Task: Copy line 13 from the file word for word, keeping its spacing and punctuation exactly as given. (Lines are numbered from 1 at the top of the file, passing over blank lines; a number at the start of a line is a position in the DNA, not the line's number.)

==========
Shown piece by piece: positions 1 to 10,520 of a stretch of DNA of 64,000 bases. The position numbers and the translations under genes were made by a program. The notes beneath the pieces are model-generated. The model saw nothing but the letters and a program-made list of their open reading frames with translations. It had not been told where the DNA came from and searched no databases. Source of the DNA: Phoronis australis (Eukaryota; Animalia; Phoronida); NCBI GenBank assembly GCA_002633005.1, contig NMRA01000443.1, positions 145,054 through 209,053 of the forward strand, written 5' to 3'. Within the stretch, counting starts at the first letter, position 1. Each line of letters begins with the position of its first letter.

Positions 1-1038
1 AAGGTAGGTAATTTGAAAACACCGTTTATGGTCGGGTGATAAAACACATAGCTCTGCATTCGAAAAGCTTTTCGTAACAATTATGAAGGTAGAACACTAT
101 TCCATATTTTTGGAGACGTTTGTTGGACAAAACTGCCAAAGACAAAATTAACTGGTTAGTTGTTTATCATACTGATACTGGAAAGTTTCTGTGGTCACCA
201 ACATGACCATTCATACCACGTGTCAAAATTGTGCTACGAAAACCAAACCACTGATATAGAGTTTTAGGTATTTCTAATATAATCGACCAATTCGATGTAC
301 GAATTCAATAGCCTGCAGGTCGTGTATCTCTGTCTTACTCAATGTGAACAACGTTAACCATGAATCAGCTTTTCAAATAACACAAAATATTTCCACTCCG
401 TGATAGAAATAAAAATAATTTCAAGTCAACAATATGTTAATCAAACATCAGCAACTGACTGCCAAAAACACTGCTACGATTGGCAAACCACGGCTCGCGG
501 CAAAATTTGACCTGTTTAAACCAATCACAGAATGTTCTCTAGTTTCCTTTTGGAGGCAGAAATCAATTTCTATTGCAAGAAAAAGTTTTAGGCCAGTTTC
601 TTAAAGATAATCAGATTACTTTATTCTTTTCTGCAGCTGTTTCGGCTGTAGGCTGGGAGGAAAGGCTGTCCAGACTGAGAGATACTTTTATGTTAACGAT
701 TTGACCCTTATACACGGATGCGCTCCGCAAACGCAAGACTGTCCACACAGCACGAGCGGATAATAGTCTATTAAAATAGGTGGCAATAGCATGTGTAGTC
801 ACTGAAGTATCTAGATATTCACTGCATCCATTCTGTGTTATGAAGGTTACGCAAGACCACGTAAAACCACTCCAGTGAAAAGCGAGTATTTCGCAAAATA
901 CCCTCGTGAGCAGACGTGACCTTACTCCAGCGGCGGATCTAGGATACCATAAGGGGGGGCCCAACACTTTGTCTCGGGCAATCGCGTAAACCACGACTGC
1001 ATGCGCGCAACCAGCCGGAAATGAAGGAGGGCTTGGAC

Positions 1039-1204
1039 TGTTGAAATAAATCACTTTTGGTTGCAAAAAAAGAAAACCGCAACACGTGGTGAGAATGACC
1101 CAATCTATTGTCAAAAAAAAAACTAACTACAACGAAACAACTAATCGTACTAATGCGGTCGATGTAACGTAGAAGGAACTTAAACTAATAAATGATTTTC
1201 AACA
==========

1001 ATGCGCGCAACCAGCCGGAAATGAAGGAGGGCTTGGAC